- Mike

Share this post


Link to post
Share on other sites
The last few comments = silly semantic commentary

Ok, fine, it is "depreciated" and "not used very often" but for all intensive purposes... and to irritate some people, this basically means it is dead. By this reasoning it has been "dead" for quite a while now (nobody ever liked microsoft's API anyway -- it was too evil :-))

Share this post


Link to post
Share on other sites
Actually a friend and I raced my Win32 wrapper vs his .Net skills (think he was using 2.0) and I whooped his butt when making a small editor (coded from the same design doc)(he also makes apps for a living via .Net so wasn't a hobbiest). If you're having to code it up in raw Win32, yeah slower deal. But I'm targeting 98+ (whatever DirectX version is supported). If you want flat out speed, C++ is still faster, if you can spare 10-15% (according to others I've not tested it nor care I'm happy where I am) .Net could be the way to go for you.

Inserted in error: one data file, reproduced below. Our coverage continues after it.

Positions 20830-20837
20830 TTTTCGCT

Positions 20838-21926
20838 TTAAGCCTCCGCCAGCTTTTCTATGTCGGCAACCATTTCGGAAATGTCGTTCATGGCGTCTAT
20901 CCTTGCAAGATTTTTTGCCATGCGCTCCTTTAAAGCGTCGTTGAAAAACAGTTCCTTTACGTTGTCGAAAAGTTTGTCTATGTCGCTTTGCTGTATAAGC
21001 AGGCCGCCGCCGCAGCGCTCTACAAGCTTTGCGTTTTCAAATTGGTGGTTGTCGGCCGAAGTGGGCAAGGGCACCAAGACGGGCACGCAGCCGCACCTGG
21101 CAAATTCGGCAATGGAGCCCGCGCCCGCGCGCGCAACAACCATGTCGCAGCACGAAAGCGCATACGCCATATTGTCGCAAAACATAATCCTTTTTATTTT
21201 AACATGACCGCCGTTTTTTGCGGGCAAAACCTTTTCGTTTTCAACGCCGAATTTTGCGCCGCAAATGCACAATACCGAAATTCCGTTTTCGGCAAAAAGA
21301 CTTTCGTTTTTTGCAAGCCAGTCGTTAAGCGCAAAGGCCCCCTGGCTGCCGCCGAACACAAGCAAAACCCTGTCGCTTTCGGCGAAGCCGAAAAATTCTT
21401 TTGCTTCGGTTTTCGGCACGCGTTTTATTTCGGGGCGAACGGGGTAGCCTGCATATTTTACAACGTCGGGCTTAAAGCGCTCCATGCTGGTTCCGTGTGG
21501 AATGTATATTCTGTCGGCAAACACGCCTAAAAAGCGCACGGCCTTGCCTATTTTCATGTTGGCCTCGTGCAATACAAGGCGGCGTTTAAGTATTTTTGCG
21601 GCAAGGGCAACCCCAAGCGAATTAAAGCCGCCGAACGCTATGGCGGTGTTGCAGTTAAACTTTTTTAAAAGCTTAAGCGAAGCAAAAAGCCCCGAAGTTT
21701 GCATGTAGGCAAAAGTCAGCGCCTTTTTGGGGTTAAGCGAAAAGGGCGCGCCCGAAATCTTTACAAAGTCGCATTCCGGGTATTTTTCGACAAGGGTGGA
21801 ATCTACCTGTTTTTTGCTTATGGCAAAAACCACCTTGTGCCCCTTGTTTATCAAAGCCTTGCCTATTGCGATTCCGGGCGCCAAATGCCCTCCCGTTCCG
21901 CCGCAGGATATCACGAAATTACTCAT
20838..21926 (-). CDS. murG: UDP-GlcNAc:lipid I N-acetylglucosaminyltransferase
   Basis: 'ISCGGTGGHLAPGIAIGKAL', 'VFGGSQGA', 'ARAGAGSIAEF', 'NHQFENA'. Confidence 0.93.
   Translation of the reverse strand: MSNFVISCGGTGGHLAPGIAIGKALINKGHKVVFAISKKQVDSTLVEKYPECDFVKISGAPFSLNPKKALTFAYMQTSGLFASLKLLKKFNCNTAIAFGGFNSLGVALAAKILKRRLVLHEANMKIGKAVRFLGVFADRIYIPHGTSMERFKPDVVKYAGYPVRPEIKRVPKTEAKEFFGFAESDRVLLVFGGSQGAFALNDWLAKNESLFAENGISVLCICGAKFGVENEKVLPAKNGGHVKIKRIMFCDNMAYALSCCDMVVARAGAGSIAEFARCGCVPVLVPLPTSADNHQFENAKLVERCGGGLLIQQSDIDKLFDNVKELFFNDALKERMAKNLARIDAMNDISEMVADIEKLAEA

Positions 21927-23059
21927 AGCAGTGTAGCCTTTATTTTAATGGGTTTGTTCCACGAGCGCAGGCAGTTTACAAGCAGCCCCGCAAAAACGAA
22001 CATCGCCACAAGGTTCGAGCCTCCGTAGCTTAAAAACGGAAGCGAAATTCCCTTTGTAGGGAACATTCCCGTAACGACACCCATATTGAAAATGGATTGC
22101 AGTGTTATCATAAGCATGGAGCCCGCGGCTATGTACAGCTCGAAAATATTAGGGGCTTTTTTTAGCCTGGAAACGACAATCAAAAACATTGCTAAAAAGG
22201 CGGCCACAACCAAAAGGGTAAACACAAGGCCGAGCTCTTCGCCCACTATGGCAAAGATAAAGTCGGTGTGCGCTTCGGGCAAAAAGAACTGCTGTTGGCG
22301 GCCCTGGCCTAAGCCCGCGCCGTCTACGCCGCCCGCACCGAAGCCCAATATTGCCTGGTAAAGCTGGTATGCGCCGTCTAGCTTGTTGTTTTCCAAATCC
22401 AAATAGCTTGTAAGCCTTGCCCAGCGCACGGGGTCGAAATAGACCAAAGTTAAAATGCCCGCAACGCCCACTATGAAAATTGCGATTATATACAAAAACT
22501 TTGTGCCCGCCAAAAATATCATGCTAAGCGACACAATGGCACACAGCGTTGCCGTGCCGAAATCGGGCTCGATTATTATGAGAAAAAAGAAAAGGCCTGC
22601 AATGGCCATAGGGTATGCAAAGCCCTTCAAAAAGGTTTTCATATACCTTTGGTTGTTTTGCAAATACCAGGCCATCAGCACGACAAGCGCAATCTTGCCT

Right now, for me C++/Win32 is much faster then the time taken to learn .Net/Forms for making an editor honestly. Then again I barely see Win32 code... *shrugs* I think .Net for commerical games development is quite a ways off (1-3 years or so before any major games are started with it as the core language).

I'm honestly one of those people who believes "best language for you, to do the job". Right now that is C++, I'll learn .Net after this project in my spare time and go from there.